Watch Muay Thai boxing show
Muay Thai Live - The legend lives is a thrilling stage show of Muay Thai fighting skills followed by two fights. An ancient sport that evolved from army fighting, Muay Thai survived until the present time and is now more popular than ever.
Origins of Muay Thai and Muay Boran
The old form of Muay Thai called Muay Boran started out centuries ago as a form of hand to hand combat during war with neighboring countries. It was soon made part of military training. As the whole body was used as a weapon, Muay Boran was also known as “the art of eight limbs” using both fists, elbows, knees and shins as weapons.
In times of peace as fighters returned to their villages, competitions were set up and Muay Thai started to develop as a sport. Rituals were developed such as the Wai Khru, a ritual each boxer performs before the fight to honour his teacher, sport and country.
During the 1920’s rules were introduced to make the sport safer and to reduce the number of serious injuries. Boxers started to wear protective gear, some of the most dangerous techniques were abolished and whereas in the old days fights would last until only one fighter was left standing, time limits were introduced.
Although many things have changed some things have remained the same, like the respect for ancestors and teachers and defending the honour of the country.
Muay Thai boxing show
The boxing show takes place on a stage in a modern air conditioned theater. A performance of five acts, the show portrays the history, traditions and culture of Thai boxing from its earliest history until present day.
During an energetic and engaging performance with use of sound and light effects the muscled and athletic fighters demonstrate impressive acrobatic skills. Some of the most dangerous Muay Boran techniques are demonstrated and their names given.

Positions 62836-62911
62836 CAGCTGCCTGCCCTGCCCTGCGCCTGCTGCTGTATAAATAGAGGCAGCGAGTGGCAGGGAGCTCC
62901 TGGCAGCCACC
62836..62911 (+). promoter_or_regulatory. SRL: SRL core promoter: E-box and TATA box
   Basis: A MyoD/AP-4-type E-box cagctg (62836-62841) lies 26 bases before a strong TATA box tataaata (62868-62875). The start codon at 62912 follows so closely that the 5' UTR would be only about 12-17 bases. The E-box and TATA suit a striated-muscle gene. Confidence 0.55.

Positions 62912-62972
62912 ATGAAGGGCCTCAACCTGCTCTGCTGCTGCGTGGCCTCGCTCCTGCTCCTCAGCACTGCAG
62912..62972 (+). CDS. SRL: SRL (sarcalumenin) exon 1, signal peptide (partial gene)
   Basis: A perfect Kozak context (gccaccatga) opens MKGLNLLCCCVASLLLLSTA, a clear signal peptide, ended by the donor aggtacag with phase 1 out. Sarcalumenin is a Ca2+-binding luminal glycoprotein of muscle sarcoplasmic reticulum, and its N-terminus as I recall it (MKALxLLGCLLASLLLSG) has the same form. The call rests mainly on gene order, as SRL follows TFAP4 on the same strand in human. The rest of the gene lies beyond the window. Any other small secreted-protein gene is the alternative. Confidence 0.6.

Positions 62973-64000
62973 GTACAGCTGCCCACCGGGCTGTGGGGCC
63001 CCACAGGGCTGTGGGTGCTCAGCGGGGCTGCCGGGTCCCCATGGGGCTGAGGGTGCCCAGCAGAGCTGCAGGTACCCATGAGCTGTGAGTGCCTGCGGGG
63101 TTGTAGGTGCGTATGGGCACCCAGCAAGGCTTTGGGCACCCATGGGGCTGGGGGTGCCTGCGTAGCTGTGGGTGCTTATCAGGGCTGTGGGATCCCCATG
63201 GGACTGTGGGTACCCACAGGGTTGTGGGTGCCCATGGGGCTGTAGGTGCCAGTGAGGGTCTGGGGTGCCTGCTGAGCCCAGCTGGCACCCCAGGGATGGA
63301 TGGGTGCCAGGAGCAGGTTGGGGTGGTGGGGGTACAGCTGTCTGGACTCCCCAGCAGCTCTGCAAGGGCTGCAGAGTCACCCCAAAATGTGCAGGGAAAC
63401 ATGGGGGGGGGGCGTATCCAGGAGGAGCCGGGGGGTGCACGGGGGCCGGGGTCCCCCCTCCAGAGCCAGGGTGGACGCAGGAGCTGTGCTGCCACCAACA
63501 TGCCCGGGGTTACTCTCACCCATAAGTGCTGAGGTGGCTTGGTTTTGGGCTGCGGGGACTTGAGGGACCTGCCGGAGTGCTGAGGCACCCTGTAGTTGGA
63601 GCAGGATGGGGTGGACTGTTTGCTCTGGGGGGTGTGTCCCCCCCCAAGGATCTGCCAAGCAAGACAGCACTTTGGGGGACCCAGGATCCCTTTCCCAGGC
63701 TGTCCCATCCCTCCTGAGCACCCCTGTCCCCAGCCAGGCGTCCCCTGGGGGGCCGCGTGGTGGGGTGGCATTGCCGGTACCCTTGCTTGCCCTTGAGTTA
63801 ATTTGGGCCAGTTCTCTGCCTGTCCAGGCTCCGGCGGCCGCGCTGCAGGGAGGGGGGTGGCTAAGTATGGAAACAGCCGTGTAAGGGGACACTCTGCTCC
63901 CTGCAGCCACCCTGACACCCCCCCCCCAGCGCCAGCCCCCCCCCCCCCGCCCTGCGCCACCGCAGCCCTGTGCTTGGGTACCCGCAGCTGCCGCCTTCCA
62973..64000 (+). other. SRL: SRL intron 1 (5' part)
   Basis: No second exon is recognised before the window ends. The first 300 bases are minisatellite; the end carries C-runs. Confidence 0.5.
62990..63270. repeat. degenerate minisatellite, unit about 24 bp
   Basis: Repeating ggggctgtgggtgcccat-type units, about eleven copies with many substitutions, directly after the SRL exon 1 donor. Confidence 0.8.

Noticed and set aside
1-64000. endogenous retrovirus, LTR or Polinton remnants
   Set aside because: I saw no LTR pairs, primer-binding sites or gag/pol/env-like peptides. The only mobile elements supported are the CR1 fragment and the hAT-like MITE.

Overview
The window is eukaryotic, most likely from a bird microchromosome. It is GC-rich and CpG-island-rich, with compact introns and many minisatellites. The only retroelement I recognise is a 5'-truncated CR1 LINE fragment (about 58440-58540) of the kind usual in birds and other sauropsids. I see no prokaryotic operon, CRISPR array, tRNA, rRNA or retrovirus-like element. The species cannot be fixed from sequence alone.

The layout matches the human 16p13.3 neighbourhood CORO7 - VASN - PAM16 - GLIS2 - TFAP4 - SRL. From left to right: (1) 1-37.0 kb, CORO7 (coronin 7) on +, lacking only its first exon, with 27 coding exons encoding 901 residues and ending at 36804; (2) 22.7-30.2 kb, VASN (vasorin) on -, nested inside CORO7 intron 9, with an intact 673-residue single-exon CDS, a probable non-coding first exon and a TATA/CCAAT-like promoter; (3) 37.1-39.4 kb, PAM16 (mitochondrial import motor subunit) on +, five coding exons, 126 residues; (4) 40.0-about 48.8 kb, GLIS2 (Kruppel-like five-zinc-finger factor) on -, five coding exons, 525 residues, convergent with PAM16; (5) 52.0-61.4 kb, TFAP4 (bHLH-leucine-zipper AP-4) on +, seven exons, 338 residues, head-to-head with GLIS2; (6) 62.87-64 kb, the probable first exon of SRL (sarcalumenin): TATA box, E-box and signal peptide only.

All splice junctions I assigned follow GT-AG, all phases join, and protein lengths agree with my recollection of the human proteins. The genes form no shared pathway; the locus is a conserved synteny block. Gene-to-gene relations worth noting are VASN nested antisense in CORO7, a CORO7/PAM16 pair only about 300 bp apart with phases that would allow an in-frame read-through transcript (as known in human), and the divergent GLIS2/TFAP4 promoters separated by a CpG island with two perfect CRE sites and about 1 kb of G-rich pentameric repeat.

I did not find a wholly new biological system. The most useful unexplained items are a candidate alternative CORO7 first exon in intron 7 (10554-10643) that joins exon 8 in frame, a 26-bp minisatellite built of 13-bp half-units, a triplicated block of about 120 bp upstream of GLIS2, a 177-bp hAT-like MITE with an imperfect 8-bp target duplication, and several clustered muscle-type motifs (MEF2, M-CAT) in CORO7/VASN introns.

The show that portrays some of Thailand’s greatest heroes in the history of Muay Thai consists of five acts.
Act I The Tiger King
The first act takes place in the early 18th century. A stranger appears at a temple fair looking to participate in a Muay Thai boxing tournament. No one knows the stranger is actually the King who loved the sport and excelled at it. He often appeared in disguise to participate in Muay Thai tournaments where he would fight his opponents who did not know he was their King.
Act II The prisoner with eight limbs
Act 2 tells the story of one of the greatest Muay Thai boxers in Thai history, Nai Khanom Tom.
In 1767 the Burmese invaded the Ayutthaya Kingdom and completely destroyed and looted its capital Ayutthaya. Among the many prisoners they took back to Burma was a great Muay Thai boxer named Nai Khanom Tom.
To celebrate the victory over Ayutthaya the Burmese King ordered fights to take place between Burmese champions and the best of the captured Thai fighters. Nai Khanom Tom was chosen to fight for the prisoners.